That said, it’s possible to bring the cost down in a small home by making the building more airtight and better insulated.
David Turnbull, a former homebuilder and current manager of Enerspec Energy Consulting, said his company built a townhome complex in Edmonton where units were relatively small and so well-insulated that “you could almost heat the house with two hair dryers.” In that case, baseboard heating made financial sense.
When does installing a heat pump make sense?
Heat pumps are way more efficient than electrical resistance heating. Both MacDonald and Faught say it’s possible to get 300 per cent efficiency from a heat pump — that is, you can get three kilowatts of heat for every kilowatt of electricity you put in. They’re especially efficient in spring and fall.
However, MacDonald says heat pumps tend to produce a lower temperature heat than burning fossil fuels, and therefore don’t heat a building as quickly.
That means a building needs to be airtight and well insulated to keep the heat from escaping and reduce the “heating load” before you should consider this as an option — and even more so the further north you go.
Faught says air source heat pumps can heat an airtight, well-insulated home to a comfortable temperature until it gets to about -10 C outside. In places with colder winters than that, supplementing with baseboard heaters may be necessary.
One big advantage of heat pumps is that they don’t just heat homes, the can also cool them.
In fact, air conditioners are technically heat pumps. The difference with the heat pumps capable of heating homes is they can run in reverse.
What’s the difference between air source and ground source heat pumps?
Air source heat pumps are cheaper and easier to install, but less efficient and more expensive to run. That’s because the ground temperature tends to remain stable all year round — containing more heat in the winter and more “coolness” in the summer than the air.
However, ground source heat pumps tend to be a lot more expensive — and require more space — to install because it’s necessary to dig deep to access stable underground temperatures.
That can be particularly costly in places where the ground is bedrock, said Turnbull. It’s more economical if you’re building on clay or sand, he said, and especially if you’re digging anyway — for a parkade, for example.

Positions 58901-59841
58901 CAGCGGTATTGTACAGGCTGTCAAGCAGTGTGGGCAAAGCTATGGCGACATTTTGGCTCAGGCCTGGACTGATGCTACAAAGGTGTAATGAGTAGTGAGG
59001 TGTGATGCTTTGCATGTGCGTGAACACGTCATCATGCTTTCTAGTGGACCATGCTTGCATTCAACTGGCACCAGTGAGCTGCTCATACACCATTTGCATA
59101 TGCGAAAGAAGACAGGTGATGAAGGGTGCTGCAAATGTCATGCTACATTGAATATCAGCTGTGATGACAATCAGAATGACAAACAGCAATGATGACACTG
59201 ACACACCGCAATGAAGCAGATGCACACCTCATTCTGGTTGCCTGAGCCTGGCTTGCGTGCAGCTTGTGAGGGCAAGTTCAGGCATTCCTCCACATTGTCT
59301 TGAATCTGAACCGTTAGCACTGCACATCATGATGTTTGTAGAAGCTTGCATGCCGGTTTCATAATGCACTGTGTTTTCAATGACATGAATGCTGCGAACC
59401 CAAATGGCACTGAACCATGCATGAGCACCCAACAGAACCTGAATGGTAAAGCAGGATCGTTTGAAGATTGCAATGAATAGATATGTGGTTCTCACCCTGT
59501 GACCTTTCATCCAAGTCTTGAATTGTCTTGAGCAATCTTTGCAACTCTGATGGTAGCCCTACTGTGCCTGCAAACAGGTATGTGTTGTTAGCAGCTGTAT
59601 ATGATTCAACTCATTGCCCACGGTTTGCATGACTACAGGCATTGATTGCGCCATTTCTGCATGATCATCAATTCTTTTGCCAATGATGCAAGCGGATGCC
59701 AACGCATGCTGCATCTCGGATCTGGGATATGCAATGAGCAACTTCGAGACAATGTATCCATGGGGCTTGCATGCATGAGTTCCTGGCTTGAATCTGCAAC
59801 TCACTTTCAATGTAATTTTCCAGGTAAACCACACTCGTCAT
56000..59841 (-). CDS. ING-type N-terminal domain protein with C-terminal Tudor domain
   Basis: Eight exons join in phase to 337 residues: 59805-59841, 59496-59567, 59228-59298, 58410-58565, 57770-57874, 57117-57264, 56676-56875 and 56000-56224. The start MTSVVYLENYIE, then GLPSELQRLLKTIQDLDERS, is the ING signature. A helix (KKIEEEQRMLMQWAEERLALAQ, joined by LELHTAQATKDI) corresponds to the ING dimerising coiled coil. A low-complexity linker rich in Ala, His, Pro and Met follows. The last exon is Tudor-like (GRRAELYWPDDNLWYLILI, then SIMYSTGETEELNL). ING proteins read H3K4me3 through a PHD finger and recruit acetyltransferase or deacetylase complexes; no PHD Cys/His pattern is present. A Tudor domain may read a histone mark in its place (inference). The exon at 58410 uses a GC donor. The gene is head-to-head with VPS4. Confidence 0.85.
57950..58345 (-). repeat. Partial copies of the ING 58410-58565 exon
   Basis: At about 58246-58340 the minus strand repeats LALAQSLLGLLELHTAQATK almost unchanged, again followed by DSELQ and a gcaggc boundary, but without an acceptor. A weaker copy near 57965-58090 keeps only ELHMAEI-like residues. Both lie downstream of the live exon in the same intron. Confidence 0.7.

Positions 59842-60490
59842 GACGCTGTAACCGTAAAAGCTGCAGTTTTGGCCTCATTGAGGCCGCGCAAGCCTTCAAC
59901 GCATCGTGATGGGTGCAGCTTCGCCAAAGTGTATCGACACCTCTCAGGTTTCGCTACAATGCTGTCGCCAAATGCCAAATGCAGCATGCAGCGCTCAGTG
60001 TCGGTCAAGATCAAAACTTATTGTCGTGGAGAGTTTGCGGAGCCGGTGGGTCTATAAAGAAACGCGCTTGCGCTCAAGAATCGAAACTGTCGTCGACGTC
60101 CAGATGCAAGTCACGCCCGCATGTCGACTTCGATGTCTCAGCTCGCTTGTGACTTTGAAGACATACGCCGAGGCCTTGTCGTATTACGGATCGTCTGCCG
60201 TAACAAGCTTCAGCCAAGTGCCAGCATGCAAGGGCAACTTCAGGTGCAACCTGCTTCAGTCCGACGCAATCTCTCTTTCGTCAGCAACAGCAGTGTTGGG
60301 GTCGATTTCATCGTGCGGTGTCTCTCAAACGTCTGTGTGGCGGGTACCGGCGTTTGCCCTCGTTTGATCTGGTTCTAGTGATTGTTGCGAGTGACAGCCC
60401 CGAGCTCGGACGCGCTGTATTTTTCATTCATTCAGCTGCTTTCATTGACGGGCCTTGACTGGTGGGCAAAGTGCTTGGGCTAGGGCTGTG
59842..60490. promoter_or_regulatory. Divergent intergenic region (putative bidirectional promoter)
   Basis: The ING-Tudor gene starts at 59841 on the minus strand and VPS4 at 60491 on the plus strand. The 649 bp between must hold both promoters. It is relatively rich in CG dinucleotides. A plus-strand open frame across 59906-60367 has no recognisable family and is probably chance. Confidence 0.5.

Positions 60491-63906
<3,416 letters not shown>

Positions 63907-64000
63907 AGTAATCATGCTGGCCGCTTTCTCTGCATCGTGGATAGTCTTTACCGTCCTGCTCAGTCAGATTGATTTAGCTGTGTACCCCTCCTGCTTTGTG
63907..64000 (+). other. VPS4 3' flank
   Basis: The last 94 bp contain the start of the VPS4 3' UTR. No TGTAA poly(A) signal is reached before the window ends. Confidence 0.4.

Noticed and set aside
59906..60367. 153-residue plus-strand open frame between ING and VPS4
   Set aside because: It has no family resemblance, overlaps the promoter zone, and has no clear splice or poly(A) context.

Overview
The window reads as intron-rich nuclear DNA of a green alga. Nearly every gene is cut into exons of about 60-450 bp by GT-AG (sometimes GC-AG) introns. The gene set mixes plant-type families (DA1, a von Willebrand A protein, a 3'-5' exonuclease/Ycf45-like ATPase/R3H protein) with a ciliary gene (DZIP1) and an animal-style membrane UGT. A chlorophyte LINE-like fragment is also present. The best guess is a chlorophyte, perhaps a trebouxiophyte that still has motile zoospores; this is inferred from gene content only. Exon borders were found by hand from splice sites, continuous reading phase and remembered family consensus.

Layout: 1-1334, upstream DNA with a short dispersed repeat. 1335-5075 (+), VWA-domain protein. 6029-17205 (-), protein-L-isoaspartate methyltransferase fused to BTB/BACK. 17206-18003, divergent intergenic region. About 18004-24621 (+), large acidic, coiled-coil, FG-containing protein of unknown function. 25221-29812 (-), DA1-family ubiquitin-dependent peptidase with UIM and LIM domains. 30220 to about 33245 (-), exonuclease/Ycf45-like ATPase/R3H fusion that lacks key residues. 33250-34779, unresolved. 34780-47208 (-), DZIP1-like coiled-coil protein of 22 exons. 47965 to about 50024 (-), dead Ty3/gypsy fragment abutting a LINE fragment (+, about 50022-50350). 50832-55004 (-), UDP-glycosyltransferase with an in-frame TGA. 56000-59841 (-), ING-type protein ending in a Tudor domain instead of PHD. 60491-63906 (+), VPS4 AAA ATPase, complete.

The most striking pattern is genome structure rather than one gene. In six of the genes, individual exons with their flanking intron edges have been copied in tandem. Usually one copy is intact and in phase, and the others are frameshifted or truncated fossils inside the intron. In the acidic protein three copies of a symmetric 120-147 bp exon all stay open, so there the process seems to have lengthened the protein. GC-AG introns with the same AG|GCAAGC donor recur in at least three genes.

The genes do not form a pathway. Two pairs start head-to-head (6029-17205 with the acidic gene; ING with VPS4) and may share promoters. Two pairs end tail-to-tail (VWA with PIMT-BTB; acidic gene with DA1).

What about solar?
Solar power is useful for generating green energy to run devices like heat pumps in provinces with a fossil fuel-based electricity grid.
However, there’s also solar thermal energy, where heat is collected directly rather than by generating electricity.
MacDonald said that tends to be more expensive than other options and requires lots of space for the solar panels. Because most of the heat is collected in summer, it also needs to be stored somewhere.
“If you have a pool, perfect,” he said. If you have a ground source heat pump, in theory you can also store the heat in its underground heat exchange loop.
Turnbull and Faught both think solar technology is not quite ready for heating individual homes in Canada (although solar thermal heating with storage has been successfully tested for district heating in Okotoks, Alta.).
What are governments doing about this?
In Canada, the federal government is holding public consultations on proposed changes to the National Building Code and its National Energy Code for Buildings. Some jurisdictions such as Vancouver are also coming up with their own regulations and incentives to encourage electrification, especially in new homes.
The city’s climate emergency response report proposes that by 2025, all new and replacement heating and hot water systems should be zero emissions.
“Having a fully electric house without a gas line is the direction we want to go,” Faught said.
Turnbull says governments need to plan to phase out fossil fuels in home heating.
“It’s an inevitability that we are going to get off them.”
No winning ticket sold in Saturday's $5M Lotto 649 draw – CP24 Toronto's Breaking News
TORONTO — No winning ticket was sold for the $5 million jackpot in Saturday night’s Lotto 649 draw.
However, the guaranteed $1 million prize was claimed by a ticket holder in Quebec.
The jackpot for the next Lotto 649 draw on Sept. 23 will be approximately $6 million.
Online thieves scam Toronto couple out of more than $1,000 in PC Optimum points hack – CBC.ca
When Chris Eggers and his wife signed up for an in-store text message promotion at a Toronto Shoppers Drug Mart, they thought they’d collect extra PC Optimum points.
Instead, Eggers alleges, hackers stole them all.
“Every week, [PC Optimum] would text me, ‘See if you’re a winner and click on the link!'” he explained.
“One of the links I clicked, and I still have the text, asked me to enter my PC optimum information.”
So, Eggers, 37, entered the couple’s log-in details.
“I believe it is at that point that my identity was compromised,” he told CBC Toronto.
All the text messages came from the same number. But only one, he says, asked him to enter his account information.
A few days later, the couple was alerted that all their points had been cashed in.